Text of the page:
Unless you’ve been there, it’s hard to imagine the shock of a serious diagnosis. In our daughter Carley’s case, for nearly a year we had seen the signs that something was wrong. First, it was the pain in her legs and a loss of flexibility. Then her gait (how she walked) changed. I had brought our concerns to our pediatrician, only to be told repeatedly, “It could be nothing but a pulled hamstring.” I finally insisted on a referral to an orthopedist.
On the day after her ninth birthday, we learned Carley’s problem was not in her legs, but in her spine: She had severe spondylolisthesis (when one of the lower spinal bones slips forward in relation to another) and she might need surgery.
Enough Is Enough
Initially taking a conservative route, Carley started physical therapy, but her pain and flexibility did not improve. Instead, as the weeks went by, walking became more difficult. On our family walks, she would limp along until it was too much for her, and then we took turns carrying her on our backs. When the long-awaited soccer season arrived, she barely made it through one practice. Two months later, on Halloween, her legs gave out while trick-or-treating.
On top of the physical difficulties that were interfering with her life, we faced apprehensions about whether her condition would progress far enough to cause permanent nerve damage, or if that could be precipitated by an accident of some kind. We also worried about the possibility of her losing bowel or bladder control. With all of these burdens, it started becoming clear that we had to think about surgery.
The Next (Necessary) Step
After we made the decision for surgery, we endured months of waiting. We had the certainty of knowing we chose the most skilled surgeon, Suken Shah, MD at the Spine and Scoliosis Center at Nemours/Alfred I. duPont Hospital for Children in Wilmington, Del. Dr. Shah would perform the most advantageous surgery for Carley’s future, but we were, nonetheless, hit with occasional waves of doubt — what if something went wrong?
The morning of the big day, the alarm went off at 5 a.m. at the Ronald McDonald House (right across the street from the hospital). We were all in a bit of a daze as we made our way to the hospital. Carley was afraid and wouldn’t talk or take the “happy juice” at first. Eventually, she relented, took the medicine, and changed into a gown. Dr. Shah came in and explained once more what would happen during the surgery. He patiently answered our last questions. Finally, the nurses wheeled Carley away around 8 a.m., still sitting on the bed hugging her knees to her chest.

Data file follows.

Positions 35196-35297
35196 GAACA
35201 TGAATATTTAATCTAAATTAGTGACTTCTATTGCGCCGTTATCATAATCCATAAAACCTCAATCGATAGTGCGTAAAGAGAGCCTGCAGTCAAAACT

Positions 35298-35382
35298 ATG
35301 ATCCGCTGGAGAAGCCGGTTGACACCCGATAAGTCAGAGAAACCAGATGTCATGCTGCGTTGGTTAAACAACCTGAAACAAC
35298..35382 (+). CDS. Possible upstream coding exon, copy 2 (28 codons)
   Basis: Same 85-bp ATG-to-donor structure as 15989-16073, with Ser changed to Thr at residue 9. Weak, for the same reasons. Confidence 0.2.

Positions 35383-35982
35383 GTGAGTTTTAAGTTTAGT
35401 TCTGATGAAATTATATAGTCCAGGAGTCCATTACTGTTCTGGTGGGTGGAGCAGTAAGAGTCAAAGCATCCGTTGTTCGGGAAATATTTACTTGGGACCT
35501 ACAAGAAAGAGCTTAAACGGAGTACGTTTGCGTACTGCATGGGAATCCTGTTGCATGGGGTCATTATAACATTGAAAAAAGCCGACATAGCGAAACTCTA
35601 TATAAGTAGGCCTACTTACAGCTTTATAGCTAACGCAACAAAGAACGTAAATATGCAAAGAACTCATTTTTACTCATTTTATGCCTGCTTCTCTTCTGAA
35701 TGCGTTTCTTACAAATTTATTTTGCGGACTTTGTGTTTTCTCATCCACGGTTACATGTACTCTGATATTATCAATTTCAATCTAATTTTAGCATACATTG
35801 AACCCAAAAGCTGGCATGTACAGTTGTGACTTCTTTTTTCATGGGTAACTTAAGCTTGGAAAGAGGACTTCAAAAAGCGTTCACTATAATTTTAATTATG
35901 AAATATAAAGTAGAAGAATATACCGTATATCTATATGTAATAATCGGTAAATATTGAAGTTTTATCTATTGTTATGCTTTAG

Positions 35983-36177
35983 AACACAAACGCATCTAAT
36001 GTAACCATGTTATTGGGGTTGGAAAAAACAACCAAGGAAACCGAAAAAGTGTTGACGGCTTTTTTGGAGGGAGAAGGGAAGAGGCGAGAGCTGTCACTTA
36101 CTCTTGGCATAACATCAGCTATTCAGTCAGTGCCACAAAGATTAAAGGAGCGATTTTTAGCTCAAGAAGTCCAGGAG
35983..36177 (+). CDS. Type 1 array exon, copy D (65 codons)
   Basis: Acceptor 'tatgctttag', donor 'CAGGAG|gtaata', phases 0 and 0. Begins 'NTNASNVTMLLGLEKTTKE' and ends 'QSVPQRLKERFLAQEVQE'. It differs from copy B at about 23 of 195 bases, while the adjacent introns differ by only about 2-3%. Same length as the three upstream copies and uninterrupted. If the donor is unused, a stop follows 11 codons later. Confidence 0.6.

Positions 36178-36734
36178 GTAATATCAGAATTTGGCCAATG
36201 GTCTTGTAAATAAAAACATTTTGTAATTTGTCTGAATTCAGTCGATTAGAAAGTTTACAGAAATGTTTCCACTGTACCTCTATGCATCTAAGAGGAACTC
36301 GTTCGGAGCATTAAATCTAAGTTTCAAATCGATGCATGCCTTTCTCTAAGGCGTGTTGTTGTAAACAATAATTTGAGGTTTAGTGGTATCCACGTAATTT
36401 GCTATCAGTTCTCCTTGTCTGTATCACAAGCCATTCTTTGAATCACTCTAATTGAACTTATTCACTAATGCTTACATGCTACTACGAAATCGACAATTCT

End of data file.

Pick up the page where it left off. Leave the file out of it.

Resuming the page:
The Road to Recovery
While Carley was in surgery, a nurse came out every hour or so to update us on the progress of the surgery. All reports were good, but as the afternoon wore on, so did my nerves. Finally, Dr. Shah came out to tell us the surgery was over and everything had gone well.
After the operation (while she was still staying at the hospital), physical therapy was one of the biggest challenges. It was hard work for her and tricky to time the painkillers. So she had pain relief during the therapy sessions, but was steady enough to stand and try to walk. Her ankles and legs were so weak that she could barely support herself. But bit by bit, over the course of our stay we saw gradual improvements which gave us hope.
Unexpectedly, on the fourth morning, she walked the length of the hall. When our surgeon came to visit that afternoon, as soon as she saw him, she got out of bed and walked across the floor completely on her own, stunning us all. Since she made so much progress, she was allowed to go home.
Better Than Ever
During Carley’s approximately 10-week recovery, the best thing that happened that winter was the record-breaking snowfall. She was supposed to walk every day, so we bundled her up and went out, no matter what the weather. She would sometimes crawl all the way around the block along the banks of snow at the side of the road, eating the snow as she went. Her sisters joined her on these expeditions, and they became the highlight of our day.
Finally, at about eight weeks, out of the blue, her nerve pain disappeared, except for occasional little twinges in her toes and, within a short time, she was living a normal life.
Seven months after surgery, Carley returned to Kung Fu and was back on the soccer field. The transformation was amazing. She had much greater endurance than ever before. She willingly took the positions that the other girls didn’t want because they required so much running — and she had high energy through the end of the game.
This was a different Carley than the one who fatigued easily from the time she was a baby. Besides correcting the spondylolisthesis, stabilizing her spine seemed to have far-reaching effects and improved her life in ways that we still witness every day. When school started, her newly increased stamina carried over into her school work. She even started wearing sneakers for the first time in her life (before, she’d had sensitivities to shoes and socks).
Though some time has passed since Carley’s surgery, I still often feel so overcome with gratitude that my heart could burst. What could have been a nightmare became a blessing for Carley and our family because of the success of the surgery, obviously, but also because of the extraordinary care and support we received during that time from our friends and our medical team.
It would have been enough to have had an excellent surgeon with a tolerable bedside manner. But we had the good fortune of finding someone truly exceptional who really cares about our daughter’s progress and is always there for us. We couldn’t be more thankful.